Epilepsy Monitoring and Treatment

epilepsy More than 3 million people in the United States have some form of epilepsy, and approximately 200,000 new cases of seizure disorders and epilepsy are diagnosed each year. 

St. Vincent's HealthCare offers study and care for people who have seizures, even if the seizures are so severe that they cannot work, drive, or enjoy daily activities. Patients are admitted to a specialized unit with video electroencephalogram (EEG) monitoring to help physicians characterize the type and location of seizures, and assist with diagnoses.

The Seizure Evaluation and Treatment Team is a multidisciplinary team made up of Neuro-epileptologists and Neurosurgeons from St. Vincent's Spine and Brain Institute, as well as neuropsychologists and Interventional Radiologists. This specialized team evaluates and cares for patients during their stay, which is typically three to four days.

This Seizure Evaluation and Treatment Team unit is located at St. Vincent's Southside. Any physician with privileges at St. Vincent's Southside can admit patients to the unit.

More On the Procedure

The video EEG involves the placement of electrodes on the patient's scalp over multiple areas of the brain to record electrical activity and check for abnormalities. Traditionally, routine EEGs only record patients for a 20-to-60 minute period.

Patients are instructed to do things that will trigger a seizure while physicians try to record episodes.

Frequently Asked Questions

Q. Why is video EEG recording performed in the hospital?
A. The primary reason is patient safety. Seizures pose a risk for injury. Performing the recording in a controlled environment helps to minimize the risks. Recording the video and EEG data in the hospital also allows for the best quality of data to be obtained.

Q. What can I do to prepare for this testing?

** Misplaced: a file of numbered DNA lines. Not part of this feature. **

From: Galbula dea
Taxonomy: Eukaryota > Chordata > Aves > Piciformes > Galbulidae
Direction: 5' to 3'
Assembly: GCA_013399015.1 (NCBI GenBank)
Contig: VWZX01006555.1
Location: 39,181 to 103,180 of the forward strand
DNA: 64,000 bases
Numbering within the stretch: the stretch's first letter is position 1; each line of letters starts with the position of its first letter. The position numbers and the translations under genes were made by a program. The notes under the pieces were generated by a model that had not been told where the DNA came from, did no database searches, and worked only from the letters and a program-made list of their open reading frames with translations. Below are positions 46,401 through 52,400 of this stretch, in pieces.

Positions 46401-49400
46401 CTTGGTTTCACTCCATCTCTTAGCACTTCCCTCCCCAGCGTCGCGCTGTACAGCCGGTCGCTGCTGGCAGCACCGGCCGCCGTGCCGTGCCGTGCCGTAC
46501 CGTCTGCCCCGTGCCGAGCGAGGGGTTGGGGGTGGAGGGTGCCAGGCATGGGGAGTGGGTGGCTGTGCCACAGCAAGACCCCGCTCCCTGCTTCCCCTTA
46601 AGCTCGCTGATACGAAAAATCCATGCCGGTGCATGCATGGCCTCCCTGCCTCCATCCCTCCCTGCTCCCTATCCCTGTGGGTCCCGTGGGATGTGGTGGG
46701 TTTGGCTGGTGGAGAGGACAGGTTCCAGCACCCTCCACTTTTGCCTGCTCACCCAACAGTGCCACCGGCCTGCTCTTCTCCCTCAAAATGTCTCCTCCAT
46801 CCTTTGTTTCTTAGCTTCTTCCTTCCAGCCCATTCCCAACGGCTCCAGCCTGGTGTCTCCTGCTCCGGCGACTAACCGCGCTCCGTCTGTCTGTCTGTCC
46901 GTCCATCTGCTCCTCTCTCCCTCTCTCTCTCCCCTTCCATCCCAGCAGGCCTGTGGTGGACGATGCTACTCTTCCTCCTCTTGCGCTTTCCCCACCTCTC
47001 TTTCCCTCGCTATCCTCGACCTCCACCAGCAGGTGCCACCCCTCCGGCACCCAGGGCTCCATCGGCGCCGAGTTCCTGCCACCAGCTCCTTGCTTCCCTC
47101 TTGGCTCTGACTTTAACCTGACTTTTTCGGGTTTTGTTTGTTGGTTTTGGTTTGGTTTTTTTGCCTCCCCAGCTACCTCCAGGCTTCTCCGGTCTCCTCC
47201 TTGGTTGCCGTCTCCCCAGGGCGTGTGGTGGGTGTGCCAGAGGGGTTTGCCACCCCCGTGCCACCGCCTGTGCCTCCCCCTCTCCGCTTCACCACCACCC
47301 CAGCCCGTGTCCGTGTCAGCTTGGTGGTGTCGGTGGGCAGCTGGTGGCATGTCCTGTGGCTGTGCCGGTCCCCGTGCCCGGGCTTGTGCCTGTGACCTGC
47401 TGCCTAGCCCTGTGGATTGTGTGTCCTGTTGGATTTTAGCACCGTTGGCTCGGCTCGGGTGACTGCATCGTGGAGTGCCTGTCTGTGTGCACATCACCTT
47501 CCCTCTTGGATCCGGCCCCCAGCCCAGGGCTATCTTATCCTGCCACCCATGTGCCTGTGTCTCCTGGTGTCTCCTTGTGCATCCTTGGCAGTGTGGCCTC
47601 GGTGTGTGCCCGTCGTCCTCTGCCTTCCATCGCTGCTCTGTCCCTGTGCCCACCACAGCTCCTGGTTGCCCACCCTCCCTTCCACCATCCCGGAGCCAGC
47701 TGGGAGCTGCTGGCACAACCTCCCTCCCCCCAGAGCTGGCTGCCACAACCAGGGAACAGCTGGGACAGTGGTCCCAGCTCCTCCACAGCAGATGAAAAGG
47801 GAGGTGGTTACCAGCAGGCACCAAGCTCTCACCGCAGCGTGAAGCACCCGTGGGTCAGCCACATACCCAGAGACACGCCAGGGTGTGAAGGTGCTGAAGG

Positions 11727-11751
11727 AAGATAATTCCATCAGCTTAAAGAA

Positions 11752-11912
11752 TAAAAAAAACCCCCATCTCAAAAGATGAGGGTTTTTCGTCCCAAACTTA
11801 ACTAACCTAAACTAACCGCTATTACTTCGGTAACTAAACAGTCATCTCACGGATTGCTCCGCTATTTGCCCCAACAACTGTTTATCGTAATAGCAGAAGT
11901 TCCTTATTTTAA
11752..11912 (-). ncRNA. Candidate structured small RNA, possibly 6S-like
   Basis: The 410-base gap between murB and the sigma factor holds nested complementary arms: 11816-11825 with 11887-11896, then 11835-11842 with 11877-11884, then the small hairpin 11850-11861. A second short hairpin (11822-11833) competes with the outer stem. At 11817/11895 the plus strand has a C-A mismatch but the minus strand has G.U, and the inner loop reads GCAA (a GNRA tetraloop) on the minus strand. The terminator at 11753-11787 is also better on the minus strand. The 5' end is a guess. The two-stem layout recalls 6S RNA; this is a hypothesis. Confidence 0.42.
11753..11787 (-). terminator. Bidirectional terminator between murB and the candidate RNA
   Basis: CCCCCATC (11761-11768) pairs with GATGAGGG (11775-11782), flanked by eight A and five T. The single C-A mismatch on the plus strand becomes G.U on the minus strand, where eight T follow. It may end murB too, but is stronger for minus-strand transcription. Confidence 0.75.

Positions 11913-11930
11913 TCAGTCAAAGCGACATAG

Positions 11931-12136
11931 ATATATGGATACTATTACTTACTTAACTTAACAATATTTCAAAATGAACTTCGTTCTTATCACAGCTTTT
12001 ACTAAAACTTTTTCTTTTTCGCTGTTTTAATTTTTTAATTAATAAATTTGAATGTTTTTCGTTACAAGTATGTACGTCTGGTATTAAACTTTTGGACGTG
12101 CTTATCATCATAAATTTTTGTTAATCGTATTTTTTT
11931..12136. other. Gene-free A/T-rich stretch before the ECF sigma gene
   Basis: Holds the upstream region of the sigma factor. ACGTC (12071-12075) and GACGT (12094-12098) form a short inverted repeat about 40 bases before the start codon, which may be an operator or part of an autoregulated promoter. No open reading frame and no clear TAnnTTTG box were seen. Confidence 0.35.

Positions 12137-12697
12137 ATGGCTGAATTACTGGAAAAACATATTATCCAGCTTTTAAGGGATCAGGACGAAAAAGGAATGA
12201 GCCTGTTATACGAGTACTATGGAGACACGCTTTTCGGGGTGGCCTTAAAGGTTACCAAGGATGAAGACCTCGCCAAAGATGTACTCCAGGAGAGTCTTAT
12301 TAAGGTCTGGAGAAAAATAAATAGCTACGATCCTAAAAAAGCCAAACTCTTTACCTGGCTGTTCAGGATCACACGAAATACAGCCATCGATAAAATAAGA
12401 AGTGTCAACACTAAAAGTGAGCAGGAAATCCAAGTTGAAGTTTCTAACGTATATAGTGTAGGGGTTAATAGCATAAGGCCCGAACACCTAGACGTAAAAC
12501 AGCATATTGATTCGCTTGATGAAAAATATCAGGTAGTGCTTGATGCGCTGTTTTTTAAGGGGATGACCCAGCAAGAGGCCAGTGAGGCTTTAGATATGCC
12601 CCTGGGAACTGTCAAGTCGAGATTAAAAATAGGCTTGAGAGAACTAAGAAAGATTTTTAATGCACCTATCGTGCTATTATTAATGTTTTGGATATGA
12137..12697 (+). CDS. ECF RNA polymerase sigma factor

A. Before admission to the hospital your physician will discuss the general plan with you. It is helpful, however, to bring items to help pass the time during your stay. Bring comfortable clothes to wear, such as jogging paints, shorts, pajama bottoms, and shirts and blouses that zipper or button in the front. You will not be allowed to wear pullover shirts because EEG electrodes will be placed on your scalp and you will not be able to remove or put on pullover clothing. If you prefer, you may wear a hospital gown during the recording.

For children younger than 18, a parent, guardian, or other adult family member must be present while the child undergoes video EEG recording. Adult family members may wish to take turns staying with the child. If only one family member or guardian is able to stay with the child the entire time, the hospital staff will arrange for 30-minute meal breaks for that person.

Q. What can I expect when I get there?
A. The nursing staff and EEG technicians will discuss each part of the procedure with you. The nursing staff may place an intravenous catheter in your arm so that medication can be administered quickly, should it be needed. The EEG technician will attach recording electrodes to your scalp. A device may be placed on your finger to measure oxygen levels in the blood, and heart monitor patches may be applied to your chest to record heart rhythm.

Q. What happens after the recording is completed?

A. When video EEG recording is completed, the EEG leads are removed with acetone (solution similar to nail polish remover). After the EEG electrodes are removed, you may be permitted to wash your hair. Your physician may order additional tests once the monitoring is complete. Your physician may discuss the preliminary results and treatment plans with you while in the hospital, but may also arrange a follow-up appointment for final discussion of the results and recommendations.